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Chronic Fatigue Syndrome (CFS) is a complex disorder that can be devastating. If you have CFS you experience overwhelming fatigue and a host of other symptoms. You’ll also notice that you most likely function at a substantially lower level of activity than what you were capable of before they became ill. Your symptoms can worsen due to physical and/or mental exertion.
In addition to fatigue, other symptoms include muscle pain and poor memory and/or mental concentration and insomnia.
It is not yet clear what causes CFS, and there are no tests to diagnose it. In addition, because many illnesses have fatigue as a symptom, doctors need to take care to rule out other conditions, which may be treatable.
The Centers for Disease Control (CDC) has set forth the following criteria to diagnose CFS:
These symptoms should have persisted or recurred during six or more consecutive months of illness, and they cannot have first appeared before the fatigue.
While a single cause for CFS has not been identified, a possibility is that CFS has multiple triggers. Some of the possible causes of CFS might be:
The primary symptom of CFS is unexplained, severe fatigue lasting at least six months, that is not improved by bed rest, and that can get worse after physical activity or mental exertion. People with CFS experience a fatigue so strong that their ability to sustain activity substantially declines. However, fatigue is not the only symptom, and for some people, fatigue may not be the symptom that bothers them the most.
Many CFS patients may experience other symptoms, including irritable bowel, depression or other psychological problems, chills and night sweats, visual disturbances, brain fog, difficulty maintaining upright position, dizziness, balance problems, fainting, and allergies or sensitivities to foods, odors, chemicals, medications, or noise.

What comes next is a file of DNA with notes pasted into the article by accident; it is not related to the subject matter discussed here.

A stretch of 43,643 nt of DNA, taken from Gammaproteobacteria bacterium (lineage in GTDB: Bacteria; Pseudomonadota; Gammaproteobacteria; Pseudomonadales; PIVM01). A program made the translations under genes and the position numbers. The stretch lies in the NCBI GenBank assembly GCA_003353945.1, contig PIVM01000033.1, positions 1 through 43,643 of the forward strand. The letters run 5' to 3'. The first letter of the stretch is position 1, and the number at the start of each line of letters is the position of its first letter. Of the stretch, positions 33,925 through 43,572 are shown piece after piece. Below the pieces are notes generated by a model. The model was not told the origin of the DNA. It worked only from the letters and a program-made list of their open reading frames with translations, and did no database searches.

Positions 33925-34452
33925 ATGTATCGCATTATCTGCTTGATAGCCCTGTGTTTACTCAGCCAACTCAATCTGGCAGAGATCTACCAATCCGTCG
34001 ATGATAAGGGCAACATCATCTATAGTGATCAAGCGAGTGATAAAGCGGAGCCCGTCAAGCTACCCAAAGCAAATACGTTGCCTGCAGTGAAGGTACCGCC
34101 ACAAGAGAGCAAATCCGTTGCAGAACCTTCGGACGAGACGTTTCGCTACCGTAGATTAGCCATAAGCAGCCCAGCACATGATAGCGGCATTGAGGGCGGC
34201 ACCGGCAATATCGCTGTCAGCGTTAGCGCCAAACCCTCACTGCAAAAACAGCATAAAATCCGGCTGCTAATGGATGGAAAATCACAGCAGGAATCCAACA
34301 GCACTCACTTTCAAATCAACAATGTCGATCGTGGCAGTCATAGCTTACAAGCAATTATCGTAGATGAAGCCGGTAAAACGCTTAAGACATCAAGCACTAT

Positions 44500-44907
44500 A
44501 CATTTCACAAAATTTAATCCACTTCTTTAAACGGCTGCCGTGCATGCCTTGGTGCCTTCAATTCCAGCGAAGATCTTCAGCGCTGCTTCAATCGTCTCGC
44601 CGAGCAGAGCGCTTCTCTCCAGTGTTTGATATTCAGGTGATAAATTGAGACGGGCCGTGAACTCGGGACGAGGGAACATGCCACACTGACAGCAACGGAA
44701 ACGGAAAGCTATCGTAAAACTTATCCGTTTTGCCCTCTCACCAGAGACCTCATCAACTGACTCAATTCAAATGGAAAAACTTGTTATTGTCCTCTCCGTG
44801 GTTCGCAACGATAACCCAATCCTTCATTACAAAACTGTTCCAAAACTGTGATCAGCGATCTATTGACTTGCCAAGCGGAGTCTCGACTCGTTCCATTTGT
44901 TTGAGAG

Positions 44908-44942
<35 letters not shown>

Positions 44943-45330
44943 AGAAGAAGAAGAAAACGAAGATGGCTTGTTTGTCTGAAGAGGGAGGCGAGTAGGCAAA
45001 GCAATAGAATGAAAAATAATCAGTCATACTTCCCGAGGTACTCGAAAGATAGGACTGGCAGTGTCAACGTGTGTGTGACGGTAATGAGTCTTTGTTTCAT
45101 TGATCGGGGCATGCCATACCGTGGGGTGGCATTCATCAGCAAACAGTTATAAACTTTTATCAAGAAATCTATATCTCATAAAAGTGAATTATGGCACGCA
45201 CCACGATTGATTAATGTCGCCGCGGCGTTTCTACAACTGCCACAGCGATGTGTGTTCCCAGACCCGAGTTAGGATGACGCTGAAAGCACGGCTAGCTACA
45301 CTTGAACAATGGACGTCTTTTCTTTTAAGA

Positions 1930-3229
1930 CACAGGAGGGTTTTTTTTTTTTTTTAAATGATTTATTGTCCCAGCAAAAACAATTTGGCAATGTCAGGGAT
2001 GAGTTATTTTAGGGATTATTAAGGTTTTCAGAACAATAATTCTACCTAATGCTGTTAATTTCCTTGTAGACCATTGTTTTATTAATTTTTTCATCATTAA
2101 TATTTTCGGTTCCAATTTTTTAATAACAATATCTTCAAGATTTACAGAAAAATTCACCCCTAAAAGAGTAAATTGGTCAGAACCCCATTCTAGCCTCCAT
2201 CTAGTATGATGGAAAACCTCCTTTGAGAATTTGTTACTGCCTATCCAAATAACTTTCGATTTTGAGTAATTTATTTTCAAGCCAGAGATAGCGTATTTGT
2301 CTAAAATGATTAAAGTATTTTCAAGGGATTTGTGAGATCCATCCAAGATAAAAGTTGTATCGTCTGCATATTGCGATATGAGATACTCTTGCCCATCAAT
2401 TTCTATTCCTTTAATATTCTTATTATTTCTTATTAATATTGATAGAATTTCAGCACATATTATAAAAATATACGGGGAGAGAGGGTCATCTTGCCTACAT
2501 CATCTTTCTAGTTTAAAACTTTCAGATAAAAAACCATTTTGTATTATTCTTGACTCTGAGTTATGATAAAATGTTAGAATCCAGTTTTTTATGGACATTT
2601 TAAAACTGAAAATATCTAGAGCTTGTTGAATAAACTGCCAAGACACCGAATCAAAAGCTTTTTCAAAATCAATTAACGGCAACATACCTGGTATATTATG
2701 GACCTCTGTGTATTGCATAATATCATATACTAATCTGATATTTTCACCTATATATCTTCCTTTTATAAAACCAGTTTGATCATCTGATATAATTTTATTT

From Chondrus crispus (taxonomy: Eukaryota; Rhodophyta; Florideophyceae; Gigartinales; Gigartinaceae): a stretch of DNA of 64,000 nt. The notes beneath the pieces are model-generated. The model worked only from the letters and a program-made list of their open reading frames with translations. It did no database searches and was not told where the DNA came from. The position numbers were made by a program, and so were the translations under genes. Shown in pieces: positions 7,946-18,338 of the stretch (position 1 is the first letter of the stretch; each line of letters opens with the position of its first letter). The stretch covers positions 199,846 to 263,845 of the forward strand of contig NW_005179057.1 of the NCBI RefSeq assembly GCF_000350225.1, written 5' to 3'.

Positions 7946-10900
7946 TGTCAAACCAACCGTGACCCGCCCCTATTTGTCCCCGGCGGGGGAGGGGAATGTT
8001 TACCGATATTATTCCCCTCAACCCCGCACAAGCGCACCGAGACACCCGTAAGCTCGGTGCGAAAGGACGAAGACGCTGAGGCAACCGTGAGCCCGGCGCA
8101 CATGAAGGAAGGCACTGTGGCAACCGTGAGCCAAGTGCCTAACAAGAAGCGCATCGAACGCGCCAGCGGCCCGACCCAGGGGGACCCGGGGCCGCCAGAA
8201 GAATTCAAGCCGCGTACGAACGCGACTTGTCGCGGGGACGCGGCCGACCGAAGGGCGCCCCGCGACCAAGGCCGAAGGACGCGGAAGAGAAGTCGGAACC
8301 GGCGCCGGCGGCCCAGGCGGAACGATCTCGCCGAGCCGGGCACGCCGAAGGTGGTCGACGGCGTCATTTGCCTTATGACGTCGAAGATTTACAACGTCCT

Because there is no blood test or other objective test to diagnose CFS, it can only be made after ruling out other possible illnesses. A doctor will first take a detailed medical history and then will conduct a thorough physical and mental health exam.
Next, a series of laboratory tests will be ordered to help identify or rule out other possible causes of symptoms. If you have had severe fatigue for six months or longer but don’t have at least four of the eight symptoms of CFS (and thus, do not meet the criteria for a CFS diagnosis), your doctor may make a diagnosis of idiopathic fatigue (fatigue with an unknown cause). Idiopathic fatigue is treated in a similar way as chronic fatigue syndrome.
You doctor should consider a diagnosis of CFS if these three criteria are met:
Treatment of Chronic Fatigue Syndrome can be as complex as the illness itself. There is no cure, and no prescription drugs have been developed specifically for CFS. Therefore, if you have CFS, you should closely monitor your health and let your doctor know of any changes.
Your doctor should regularly monitor your conditions and change treatment strategies, as needed.
A team approach that involves doctors and patients is one key to managing CFS. You benefit when you can work in collaboration with a team of doctors and other health care practitioners, who might include rehabilitation specialists, mental health professionals, and physical or exercise therapists. Together, you can create an individualized treatment program that best meets your CFS needs. This program should be based on a combination of therapies that address symptoms, coping techniques, and managing normal daily activities.
If you suffer from Chronic Fatigue Syndrome and can’t work, you may qualify for Social Security Disability benefits. Contact Nash Disability Law for help.